The Fall Trees
Redondo Beach, CA
Engineered by Brian Rutkin | Mixed by Elliot
Glass and Brian Rutkin | Mastered by Lucas Earley
While The Fall Trees’ EP, Yellow Sun, sounds lo-fi and lowbrow cool, it appears to be so less by design and more out of a desire to be authentic.
The album surges with bracing energy, yet it still plays things cool and occasionally groovy. It’s a scratchy, swirling and mostly electrified album that spits and snarls in a festive manner. With sparks popping like a loose wire and a few songs brimming with a drunken jam delivery, they unfurl as if played for the first time and in the backyard of some inner-city duplex.
Yellow Sun’s material tends to crawl out from the mid-1960s era of bands like The Standells or the slinkier Rolling Stones catalogue. “Train 821” is similar in stride to the Stones’ “The Under Assistant West Coast Promotion Man,” and its nasal and sugary vocals sound like Faster Pussycat’s Taime Downe. It takes its own sweet time to move along, carrying a rhythm that’s bluesy and raw. “Around the Yellow Sun” is playful and inviting, with its simple chorus and near spoken-word delivery. Elliot Glass sings, “I’ve heard this city hum/I’ve watched the sky open up/Every night, every day/World turns/But the sun stays in the same place.”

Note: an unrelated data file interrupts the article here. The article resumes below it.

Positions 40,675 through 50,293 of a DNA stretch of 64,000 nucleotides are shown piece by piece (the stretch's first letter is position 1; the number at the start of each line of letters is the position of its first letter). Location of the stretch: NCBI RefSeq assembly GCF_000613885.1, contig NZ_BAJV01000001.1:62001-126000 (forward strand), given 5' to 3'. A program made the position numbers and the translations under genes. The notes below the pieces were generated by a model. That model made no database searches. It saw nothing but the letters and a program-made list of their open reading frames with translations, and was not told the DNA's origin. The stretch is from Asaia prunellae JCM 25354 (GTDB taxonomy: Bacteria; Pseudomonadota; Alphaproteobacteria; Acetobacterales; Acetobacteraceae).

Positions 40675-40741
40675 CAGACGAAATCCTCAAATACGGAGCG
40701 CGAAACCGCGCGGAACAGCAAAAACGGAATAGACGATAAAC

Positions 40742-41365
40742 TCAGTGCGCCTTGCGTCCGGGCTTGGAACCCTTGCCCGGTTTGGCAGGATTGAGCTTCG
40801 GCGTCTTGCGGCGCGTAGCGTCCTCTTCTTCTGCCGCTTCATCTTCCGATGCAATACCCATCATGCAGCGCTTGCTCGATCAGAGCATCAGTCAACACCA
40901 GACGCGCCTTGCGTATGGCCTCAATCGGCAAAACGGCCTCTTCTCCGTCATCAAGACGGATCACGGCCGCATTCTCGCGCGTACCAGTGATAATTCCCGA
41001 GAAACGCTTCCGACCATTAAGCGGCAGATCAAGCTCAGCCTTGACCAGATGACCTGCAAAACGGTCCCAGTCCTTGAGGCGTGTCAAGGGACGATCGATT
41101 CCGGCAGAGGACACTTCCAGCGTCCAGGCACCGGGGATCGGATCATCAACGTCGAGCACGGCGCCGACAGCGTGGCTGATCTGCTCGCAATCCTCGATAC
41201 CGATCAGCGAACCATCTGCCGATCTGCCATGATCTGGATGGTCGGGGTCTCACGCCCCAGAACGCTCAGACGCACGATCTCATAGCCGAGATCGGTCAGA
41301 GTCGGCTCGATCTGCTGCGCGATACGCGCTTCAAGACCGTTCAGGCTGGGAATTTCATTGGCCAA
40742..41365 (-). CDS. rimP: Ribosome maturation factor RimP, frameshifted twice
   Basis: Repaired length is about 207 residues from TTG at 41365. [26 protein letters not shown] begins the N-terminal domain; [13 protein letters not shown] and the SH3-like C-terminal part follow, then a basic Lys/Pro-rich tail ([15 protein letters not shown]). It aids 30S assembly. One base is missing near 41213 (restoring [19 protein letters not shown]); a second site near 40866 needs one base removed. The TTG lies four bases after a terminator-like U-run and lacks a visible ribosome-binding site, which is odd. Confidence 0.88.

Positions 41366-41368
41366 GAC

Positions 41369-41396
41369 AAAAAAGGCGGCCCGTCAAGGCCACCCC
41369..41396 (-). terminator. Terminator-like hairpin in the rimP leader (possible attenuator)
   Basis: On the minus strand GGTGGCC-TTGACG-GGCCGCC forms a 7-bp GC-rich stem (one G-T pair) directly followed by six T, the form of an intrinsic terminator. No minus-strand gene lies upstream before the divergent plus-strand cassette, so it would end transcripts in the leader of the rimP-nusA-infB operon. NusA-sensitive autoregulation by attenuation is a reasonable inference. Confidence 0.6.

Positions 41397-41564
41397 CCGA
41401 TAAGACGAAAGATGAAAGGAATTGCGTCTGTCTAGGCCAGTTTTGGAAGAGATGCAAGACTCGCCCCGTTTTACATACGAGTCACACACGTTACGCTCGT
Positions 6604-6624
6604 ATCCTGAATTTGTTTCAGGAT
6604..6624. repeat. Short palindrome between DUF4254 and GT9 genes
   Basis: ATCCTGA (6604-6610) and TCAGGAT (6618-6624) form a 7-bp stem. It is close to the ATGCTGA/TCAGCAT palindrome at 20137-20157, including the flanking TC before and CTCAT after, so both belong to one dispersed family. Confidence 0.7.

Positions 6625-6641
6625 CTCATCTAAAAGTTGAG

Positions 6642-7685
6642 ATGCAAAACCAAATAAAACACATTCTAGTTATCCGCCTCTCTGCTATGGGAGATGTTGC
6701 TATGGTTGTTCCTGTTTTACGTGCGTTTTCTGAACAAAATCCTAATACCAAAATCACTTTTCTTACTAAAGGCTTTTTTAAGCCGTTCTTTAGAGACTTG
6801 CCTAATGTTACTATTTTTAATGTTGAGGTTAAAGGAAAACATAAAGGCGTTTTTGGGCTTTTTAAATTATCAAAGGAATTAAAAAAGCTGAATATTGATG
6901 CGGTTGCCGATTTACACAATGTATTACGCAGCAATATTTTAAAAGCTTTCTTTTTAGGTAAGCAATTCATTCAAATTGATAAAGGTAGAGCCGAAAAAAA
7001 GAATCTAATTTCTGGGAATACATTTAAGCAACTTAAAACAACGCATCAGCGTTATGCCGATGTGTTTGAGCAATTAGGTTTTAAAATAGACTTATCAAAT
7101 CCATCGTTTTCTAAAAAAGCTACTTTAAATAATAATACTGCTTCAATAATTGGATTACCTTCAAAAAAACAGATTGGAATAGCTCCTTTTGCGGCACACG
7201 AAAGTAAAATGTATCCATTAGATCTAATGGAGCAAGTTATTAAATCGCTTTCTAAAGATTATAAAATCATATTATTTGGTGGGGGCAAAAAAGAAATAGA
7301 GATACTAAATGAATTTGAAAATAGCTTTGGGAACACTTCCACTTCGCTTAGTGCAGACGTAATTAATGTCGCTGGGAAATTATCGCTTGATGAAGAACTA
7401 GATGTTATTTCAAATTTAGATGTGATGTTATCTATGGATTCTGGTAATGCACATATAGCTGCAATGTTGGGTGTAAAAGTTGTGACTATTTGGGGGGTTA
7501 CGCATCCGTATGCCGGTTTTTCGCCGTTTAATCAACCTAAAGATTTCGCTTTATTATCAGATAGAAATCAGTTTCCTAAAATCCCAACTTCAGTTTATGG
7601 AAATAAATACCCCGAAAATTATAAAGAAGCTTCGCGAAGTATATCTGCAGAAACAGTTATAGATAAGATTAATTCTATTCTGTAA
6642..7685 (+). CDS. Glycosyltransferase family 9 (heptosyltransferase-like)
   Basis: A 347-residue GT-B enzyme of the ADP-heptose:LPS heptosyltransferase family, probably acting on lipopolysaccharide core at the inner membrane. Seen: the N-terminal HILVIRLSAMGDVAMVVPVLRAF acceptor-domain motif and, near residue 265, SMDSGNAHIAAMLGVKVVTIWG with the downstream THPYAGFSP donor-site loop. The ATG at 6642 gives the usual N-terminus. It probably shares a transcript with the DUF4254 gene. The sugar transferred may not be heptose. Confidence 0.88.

“Stop Making Me Down” grinds its riffs inward, stomping and testifying as only a hammered man can. But the album’s standout track may be “Oh My How Things Change,” which absolutely burns.
Yellow Sun is rich in lyrical imagery and texture. It gets deep in the spine and moves across the ear in a prickly and subversively funky way, like a spider on your shoulder. (self-released)